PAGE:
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I'm analyzing some data, which is sorted into some categories, and would like to compare my results to a hypothetical distribution of those categories. I feel like the chi-squared test for goodness of fit is what I am looking for, however, my categories are not mutually exclusive.

To offer an example:

Let's say I want to see if a certain population has a pronounced preference for a certain type of music. So I give my participants a list of 50 songs and ask them to pick their 15 favourite songs.

Each song fits within (say 5) given categories e.g. "Thunderstruck" by AC/DC counts as Rock, "Ride of the Valkyries" by Wagner is Classical, etc.

At the end we have a frequency table showing the total number of rock songs chosen, the total number of classical songs, etc.

Rock - 340 Classical - 121 Country - 206 Jazz - 64 Folk - 226

I would like to compare the results to the frequencies I would expect if their choices were pretty much random, to see if their is a distinct preference in the population.

Of course, the problem is that people can pick rock songs and classical songs and so the music genre categories are not mutually exclusive. I believe this means I cannot use the Chi-squared test, so I am unsure what approach to take.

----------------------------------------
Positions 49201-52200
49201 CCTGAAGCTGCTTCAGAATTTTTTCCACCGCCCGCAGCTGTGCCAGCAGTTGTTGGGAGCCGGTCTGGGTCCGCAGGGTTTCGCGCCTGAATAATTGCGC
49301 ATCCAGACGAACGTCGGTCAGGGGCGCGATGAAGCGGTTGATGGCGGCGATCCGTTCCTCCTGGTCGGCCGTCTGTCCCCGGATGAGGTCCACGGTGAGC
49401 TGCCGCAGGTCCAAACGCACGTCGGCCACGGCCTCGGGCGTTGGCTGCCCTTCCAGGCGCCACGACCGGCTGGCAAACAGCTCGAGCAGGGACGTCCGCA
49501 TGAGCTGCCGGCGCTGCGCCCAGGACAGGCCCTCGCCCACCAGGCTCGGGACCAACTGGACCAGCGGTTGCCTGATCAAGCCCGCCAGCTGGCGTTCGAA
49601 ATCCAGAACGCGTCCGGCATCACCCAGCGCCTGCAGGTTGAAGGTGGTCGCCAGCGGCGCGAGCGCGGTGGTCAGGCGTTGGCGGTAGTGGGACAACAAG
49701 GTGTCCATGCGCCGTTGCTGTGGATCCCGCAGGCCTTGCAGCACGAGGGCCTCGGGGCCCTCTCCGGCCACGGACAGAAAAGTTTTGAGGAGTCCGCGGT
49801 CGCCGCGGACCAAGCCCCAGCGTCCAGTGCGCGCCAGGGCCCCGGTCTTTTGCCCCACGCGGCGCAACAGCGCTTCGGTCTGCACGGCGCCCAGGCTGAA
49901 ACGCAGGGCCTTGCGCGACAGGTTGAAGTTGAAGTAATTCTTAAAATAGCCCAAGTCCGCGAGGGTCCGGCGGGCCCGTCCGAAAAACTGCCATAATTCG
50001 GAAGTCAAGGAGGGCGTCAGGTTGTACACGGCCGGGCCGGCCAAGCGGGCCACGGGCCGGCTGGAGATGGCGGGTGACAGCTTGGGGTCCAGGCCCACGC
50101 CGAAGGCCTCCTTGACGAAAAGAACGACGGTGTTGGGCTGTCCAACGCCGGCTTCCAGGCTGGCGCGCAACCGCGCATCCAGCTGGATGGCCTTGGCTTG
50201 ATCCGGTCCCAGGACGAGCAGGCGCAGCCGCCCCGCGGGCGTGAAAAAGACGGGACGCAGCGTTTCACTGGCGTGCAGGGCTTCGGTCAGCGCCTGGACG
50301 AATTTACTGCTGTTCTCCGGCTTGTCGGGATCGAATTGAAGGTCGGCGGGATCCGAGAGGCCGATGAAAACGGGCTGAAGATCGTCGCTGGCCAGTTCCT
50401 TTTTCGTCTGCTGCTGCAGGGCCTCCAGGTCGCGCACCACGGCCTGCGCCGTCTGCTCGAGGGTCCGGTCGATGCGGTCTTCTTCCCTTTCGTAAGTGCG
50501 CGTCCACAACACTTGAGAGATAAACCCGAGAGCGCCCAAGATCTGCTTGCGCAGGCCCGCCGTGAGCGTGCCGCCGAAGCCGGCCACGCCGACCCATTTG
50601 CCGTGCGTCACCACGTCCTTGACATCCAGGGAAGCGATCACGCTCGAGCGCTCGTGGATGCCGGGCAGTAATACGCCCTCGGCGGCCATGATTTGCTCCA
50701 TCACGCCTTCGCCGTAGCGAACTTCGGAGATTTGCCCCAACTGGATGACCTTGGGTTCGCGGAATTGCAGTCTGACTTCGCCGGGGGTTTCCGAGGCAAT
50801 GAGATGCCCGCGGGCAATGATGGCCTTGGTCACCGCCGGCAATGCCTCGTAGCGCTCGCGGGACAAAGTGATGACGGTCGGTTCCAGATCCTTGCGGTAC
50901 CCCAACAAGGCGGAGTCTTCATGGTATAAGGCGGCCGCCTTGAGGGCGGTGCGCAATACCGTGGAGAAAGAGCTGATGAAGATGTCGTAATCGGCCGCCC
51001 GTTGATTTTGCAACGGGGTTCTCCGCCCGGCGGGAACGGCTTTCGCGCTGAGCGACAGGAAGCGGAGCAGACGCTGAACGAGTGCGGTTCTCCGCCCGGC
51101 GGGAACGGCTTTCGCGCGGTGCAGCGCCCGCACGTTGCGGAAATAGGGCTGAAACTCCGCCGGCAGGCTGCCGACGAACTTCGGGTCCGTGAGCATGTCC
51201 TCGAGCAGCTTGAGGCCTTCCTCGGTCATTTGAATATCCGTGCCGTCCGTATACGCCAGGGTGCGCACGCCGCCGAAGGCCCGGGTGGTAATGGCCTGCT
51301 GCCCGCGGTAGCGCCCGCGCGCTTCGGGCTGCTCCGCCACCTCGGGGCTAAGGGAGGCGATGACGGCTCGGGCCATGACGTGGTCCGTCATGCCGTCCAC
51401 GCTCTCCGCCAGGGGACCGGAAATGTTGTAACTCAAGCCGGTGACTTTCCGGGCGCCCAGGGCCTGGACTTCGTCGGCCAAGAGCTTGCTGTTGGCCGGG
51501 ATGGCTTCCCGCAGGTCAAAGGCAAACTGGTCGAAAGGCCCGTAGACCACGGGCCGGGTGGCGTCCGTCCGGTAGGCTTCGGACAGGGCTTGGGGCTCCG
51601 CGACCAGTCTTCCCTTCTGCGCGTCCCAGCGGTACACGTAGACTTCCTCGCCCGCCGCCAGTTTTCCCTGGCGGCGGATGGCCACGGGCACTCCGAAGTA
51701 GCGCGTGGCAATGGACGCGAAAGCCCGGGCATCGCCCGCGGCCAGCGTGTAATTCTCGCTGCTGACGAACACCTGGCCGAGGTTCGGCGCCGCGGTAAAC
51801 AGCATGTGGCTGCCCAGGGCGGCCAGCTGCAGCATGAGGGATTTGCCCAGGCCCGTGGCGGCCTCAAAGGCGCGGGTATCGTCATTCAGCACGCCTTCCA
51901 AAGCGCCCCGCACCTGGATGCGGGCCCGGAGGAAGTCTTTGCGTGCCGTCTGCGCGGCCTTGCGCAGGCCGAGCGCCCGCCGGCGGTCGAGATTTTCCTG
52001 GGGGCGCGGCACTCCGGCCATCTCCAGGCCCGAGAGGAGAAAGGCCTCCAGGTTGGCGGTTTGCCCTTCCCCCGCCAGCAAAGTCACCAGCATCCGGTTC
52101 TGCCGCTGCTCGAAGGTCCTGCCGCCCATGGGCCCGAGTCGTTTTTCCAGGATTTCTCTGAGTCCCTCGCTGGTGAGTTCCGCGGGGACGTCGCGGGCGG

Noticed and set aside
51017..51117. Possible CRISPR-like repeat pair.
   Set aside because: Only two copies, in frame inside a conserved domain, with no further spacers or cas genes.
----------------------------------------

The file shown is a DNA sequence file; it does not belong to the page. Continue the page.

So far I can only think of 2 options:

  1. Find the significance of each category separately using a one-proportion z-test
  2. Using some sort of bootstrap method where we compare the observed frequencies to a simulated distribution of a large number of randomly chosen songs.

Can anyone suggest an alternative?

Thanks

  • Update 26/4/2018

Based on the comments I should mention that, in this example, there is an uneven number of songs in each category, with more rock songs than other types.

Another way of stating my research question would be: If the counts of rocks songs chosen the highest, is there a genuine preference for rock music in the population, or were more rock songs chosen because there were more rock songs to choose from.

  • Update 30/4/2018

I've been working at this an my current approach is to treat each musical genre separately and try to deal with them using simulations.

Essentially I have simulated 500 participants randomly choosing 15 songs from the list. I then count how many songs fall into each category. I repeat this process for 5000-10,000 iterations to build a sampling distribution for the frequency of each category.

If my observed count for a given genre falls towards the edges of the sampling distribution, say above the 95 percentile, I will take it as indicating a significant preference for that genre.

Could anyone offer some feedback as the whether this approach makes sense?

I was also hoping for a sanity check regarding the next question for this data, which involves comparing musical tastes in different populations.